WASHINGTON — Politicians have been jawboning about privacy for years. Last fall, Maryland's Sen. Paul Sarbanes tried something different: He campaigned on the issue.
Though the popular Democrat probably would have been reelected anyway, his unusual campaign--which relied heavily on TV spots touting his efforts to keep consumers' financial records from being peddled to marketers--was considered somewhat of a watershed event in the evolution of privacy from a social-studies debate into a full-fledged political issue that could take center stage in Washington this year.
With polls showing that consumers increasingly are worried about the use of their personal information, Congress' interest in privacy is stronger now than perhaps any time since the 1970s, when the Watergate scandal spurred a wave of new restrictions on the government collection of data about citizens.
Dozens of lawmakers, both Democrats and Republicans, are staking out ground in the debate, planning to offer scores of privacy-related bills this year. Internet privacy is drawing much of the attention. The Internet caucus, including 166 members of Congress, is considering issuing its own set of online-privacy recommendations.
And because privacy tends to draw bipartisan support, the issue may be tailor-made for the narrowly divided 107th Congress.
Most eyes are on Sen. John McCain (R-Ariz.), who used his influential post as head of the Senate Commerce Committee to hold privacy hearings last year and is expected to reintroduce his online-privacy bill now that George W. Bush has been inaugurated as president.
McCain's bill, which requires companies to disclose what sort of data they collect online and give consumers a chance to opt out of the process, has the best shot of passage, analysts say.
But several other lawmakers are expected to push for tougher rules that would require companies to get consumers' prior approval before using or selling their personal data, known as an "opt-in" system.
Legislators who have expressed interest in privacy include Sen. Dianne Feinstein (D-Calif.), Sen. Orrin G. Hatch (R-Utah), Sen. Ernest F. Hollings (D-S.C.), Rep. Edward J. Markey (D-Mass.) and Sen. Conrad R. Burns (R-Mont.).
Elsewhere, political and industry forces are gearing up for a privacy showdown this year.
Last spring, the Federal Trade Commission called on Congress to give it new enforcement powers to crack down on privacy abuses on the Internet.
"We need to get at the holes in the Swiss cheese," said Mozelle Thompson, an FTC commissioner.
He cited Sarbanes' reelection campaign as evidence that privacy is ripe for action. "It was the first time you actually had a senator running on privacy," he said. "That shows it's a front-burner issue."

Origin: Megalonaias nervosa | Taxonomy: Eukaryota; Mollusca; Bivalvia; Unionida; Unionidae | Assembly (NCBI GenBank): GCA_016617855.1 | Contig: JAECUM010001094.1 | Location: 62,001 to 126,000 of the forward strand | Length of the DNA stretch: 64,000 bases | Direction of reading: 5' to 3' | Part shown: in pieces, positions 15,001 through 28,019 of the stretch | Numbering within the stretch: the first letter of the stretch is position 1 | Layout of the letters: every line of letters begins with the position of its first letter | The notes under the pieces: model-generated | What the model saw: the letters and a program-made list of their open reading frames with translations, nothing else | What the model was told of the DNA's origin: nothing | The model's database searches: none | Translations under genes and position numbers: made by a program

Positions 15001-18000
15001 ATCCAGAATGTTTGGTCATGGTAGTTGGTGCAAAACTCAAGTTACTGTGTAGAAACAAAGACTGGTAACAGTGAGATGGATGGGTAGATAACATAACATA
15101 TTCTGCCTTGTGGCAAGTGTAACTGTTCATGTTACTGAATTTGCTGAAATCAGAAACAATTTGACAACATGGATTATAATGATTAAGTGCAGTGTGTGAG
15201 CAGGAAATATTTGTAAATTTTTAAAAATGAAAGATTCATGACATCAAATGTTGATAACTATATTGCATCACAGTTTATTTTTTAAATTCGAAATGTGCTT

Meanwhile, several states also are preparing to jump into the fray with a joint recommendation to Congress calling for broad federal protections while still allowing local lawmakers to adopt stronger rules, according to a draft report being circulated by the National Assn. of Attorneys General.
By joining forces, states hope to give their views greater clout in the national debate, similar to the way they banded together in the Microsoft antitrust trial and tobacco-industry litigation.
Last year, more than two dozen states separately tried to strengthen their privacy laws, but nearly every local effort was quashed by intense lobbying from business and technology groups.
The draft NAAG report, which has not yet been formally adopted, also endorses an opt-in system.
"Consumers own that information, and they ought to give their permission before it can be used commercially," said California Attorney General Bill Lockyer, who is co-chairing the NAAG privacy task force.
Lockyer said states should be permitted to adopt tougher standards, as they have been able to do on other issues, such as air-quality standards for automobiles or the safeguarding of financial records.
But allowing states to pass their own privacy laws is certain to be opposed by businesses, which prefer self-regulation or a single federal standard.
"These issues don't limit themselves to one state's borders," said Chase Untermeyer, director of government affairs at Compaq Computer Corp. "They call out for uniform legislation."
Last week, the American Electronics Assn. said for the first time that it would support new federal privacy rules, but only if states were prevented from passing their own laws.
Exactly how the Bush administration will approach the privacy issue is unclear. Though the president-elect has vowed to reduce regulation for businesses, he expressed strong privacy views during the campaign, saying he believed that businesses should get prior approval before using certain types of sensitive data, such as health and financial records. A former governor, Bush also tends to support states' rights to make their own decisions.
Polls show a growing number of Americans agree.
Nearly 80% of consumers complained recently that they have lost control over how their personal information is collected and used, according to a survey by the Center for Social & Legal Research, which tracks privacy issues for businesses.